What is universally valid is valid also for the method of theology.  This is for two reasons.  First, because the object of theology is not outside the transcendental sphere marked out by human intentionality, which is the sphere of being.  Second, because the theologian operates in his field according to the basic relations that constitute the transcendental method.  Certainly pursuing one of the functional specializations requires further combinations of operations that are not predetermined by the transcendental method alone.  But in no case does the theologian’s particular way of paying attention, understanding, judging, and deciding in one of these specializations imply a transition “from attention to inattention, from intelligence to stupidity, from reasonableness to silliness, from responsibility to irresponsibility.”[6]  Theological method must therefore take these levels of consciousness into account.  It is true that theological method requires a religious component of its own, over and above transcendental method and the methods of the human sciences.  But this does not annul the essential role of transcendental method, and thus of the general theory of knowledge, in any discussion of theological method.

 Lonergan employs the basic structure of consciousness to divide theology systematically into eight functional specializations.  Without one’s own personal appropriation of that structure, the whole second part of the method can only seem artificial.  It continually appeals to the structure of our knowing to decide what operations characterize the exegete, what are the problems of history, what the possibility is of reconciling the absolute truth of the revealed word with development in the Church’s dogmas, and so on.  This cannot have the same persuasive force that it has for someone who has discovered in his own experience the dynamism of which we are speaking.  Without that appropriation, Lonergan warns, not only the first chapter where he presents in summary form the epistemological teaching of Insight, but the whole book will be found “about as illuminating as a blind man finds a lecture on color.”[7]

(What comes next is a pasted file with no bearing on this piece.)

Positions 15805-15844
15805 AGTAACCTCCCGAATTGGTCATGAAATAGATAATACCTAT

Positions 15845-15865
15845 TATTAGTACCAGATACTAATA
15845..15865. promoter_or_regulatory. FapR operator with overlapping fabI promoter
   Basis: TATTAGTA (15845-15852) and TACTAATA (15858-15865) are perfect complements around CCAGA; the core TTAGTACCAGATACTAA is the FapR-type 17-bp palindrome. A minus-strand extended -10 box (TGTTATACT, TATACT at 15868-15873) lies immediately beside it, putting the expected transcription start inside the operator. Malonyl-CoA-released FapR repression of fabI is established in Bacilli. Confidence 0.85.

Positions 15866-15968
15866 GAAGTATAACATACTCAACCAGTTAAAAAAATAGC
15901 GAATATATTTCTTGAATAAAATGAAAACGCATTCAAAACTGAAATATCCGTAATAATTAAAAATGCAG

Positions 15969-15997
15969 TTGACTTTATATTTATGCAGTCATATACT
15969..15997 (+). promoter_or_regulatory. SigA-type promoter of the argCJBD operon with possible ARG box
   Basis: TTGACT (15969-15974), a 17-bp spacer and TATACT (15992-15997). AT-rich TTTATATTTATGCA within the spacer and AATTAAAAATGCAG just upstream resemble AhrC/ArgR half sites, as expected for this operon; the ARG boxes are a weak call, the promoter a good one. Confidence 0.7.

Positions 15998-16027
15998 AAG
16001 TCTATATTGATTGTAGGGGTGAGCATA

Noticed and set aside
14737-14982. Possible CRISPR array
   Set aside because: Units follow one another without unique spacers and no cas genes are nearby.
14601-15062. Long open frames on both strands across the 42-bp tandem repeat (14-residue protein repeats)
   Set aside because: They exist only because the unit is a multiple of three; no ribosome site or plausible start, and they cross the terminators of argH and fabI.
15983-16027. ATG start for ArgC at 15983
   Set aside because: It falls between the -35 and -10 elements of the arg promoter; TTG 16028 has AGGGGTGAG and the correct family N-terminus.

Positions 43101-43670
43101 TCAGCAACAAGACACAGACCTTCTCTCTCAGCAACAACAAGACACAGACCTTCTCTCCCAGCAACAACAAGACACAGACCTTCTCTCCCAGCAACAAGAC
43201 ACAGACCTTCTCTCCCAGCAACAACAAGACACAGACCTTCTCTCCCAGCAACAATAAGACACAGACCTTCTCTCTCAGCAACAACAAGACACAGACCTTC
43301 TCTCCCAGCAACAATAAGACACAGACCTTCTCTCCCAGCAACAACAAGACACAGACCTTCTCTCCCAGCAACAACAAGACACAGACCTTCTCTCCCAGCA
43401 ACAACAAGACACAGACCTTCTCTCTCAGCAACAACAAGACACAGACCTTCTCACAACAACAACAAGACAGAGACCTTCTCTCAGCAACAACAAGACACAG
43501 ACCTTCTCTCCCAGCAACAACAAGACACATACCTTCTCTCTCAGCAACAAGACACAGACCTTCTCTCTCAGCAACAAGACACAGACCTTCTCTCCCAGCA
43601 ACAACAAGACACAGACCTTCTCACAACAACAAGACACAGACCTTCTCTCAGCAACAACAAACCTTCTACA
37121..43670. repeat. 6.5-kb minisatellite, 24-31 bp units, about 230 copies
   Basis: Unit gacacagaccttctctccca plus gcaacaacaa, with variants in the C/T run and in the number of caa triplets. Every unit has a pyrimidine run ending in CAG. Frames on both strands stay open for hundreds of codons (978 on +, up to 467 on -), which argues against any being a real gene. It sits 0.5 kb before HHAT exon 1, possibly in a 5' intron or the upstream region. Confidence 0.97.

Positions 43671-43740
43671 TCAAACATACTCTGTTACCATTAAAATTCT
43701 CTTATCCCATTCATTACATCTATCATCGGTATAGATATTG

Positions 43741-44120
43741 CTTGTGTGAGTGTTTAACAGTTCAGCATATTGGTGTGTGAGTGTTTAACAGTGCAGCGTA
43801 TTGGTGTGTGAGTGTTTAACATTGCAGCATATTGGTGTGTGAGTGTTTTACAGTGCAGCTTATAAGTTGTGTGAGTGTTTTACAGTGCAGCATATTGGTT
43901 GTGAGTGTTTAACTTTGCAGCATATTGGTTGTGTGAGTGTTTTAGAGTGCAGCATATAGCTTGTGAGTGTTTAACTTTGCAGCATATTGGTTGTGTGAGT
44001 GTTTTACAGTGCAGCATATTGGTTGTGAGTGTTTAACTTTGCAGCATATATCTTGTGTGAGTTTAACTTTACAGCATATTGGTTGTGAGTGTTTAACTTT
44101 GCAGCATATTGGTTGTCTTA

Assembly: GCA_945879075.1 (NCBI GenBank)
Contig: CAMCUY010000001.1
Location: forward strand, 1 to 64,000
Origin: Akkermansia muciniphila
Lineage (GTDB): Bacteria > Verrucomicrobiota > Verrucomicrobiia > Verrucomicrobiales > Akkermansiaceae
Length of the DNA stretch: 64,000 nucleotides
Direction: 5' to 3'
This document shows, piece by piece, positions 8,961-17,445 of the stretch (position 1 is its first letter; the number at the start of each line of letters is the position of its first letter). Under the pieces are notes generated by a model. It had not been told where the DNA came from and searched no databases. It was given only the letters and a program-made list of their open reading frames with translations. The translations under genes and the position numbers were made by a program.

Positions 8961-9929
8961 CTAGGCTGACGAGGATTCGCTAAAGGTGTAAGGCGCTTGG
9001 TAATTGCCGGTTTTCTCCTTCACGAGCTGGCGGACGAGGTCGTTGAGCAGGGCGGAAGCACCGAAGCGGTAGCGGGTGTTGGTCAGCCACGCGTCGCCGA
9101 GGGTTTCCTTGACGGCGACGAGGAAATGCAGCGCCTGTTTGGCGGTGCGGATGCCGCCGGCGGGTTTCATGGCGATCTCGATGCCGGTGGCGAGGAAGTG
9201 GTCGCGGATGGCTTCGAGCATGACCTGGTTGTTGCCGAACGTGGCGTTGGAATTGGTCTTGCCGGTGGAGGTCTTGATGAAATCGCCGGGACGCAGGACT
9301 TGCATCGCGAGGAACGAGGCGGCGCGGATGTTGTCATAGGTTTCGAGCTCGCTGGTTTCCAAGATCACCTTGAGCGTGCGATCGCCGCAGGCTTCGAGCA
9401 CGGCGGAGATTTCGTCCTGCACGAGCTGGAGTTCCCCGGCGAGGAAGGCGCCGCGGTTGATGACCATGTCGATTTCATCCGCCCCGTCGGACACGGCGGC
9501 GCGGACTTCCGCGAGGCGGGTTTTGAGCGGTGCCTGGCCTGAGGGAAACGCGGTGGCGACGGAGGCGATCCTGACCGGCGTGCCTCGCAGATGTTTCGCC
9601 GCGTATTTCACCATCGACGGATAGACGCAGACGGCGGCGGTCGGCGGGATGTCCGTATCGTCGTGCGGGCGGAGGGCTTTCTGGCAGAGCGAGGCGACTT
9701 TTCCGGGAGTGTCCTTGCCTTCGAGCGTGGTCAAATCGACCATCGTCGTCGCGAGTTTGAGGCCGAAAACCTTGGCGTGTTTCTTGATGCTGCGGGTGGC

In my earlier general discussion of Method I cited Lonergan’s presentation to a theological congress held in Toronto in 1967.  There Lonergan asserted that theology has turned from being deductivist to today being in large measure an empirical science.  But even this expression cannot be considered a confirmation of Rahner’s interpretation or of the similar one by Prof. Langdon Gilkey of the University of Chicago.  According to Gilkey, Lonergan is proposing that theology be conceived on the model of natural science.[8]  In fact, this analogy is decisively rejected by Lonergan.[9]  No doubt the contribution of natural science has been of inestimable value for every methodology.  The scientific practice of considering the intelligible to be nothing other than the relations of things to each other—relations grasped with the help of heuristic mathematical structures—has made it possible to give a very precise and verifiable sense to the intelligible itself.  The human sciences also have moved in the same direction, but in their own way: heuristic mathematical structures here lose some of their importance, while it becomes indispensable to invoke intentionality in order to grasp the kind of intelligibility characteristic of human reality, which is meaning.  Finally, theology in its first phase searches for the intelligible and the factual according to procedures that are accessible to everyone and under methodological precepts that are valid for both believers and non-believers.  Here one finds empirical investigation (in a generalized sense that includes the data of consciousness) of the same kind as in any human science that endeavors to recover the past.  But even in this phase “in interpreting texts and in resolving historical problems, one’s results are a function, not only of the data and the procedures, but also of the whole previous development of one’s understanding.”[10]  And this is all the more true in the second phase of theology where Lonergan demands that development of the subject that is the supernatural Christian horizon produced by conversion.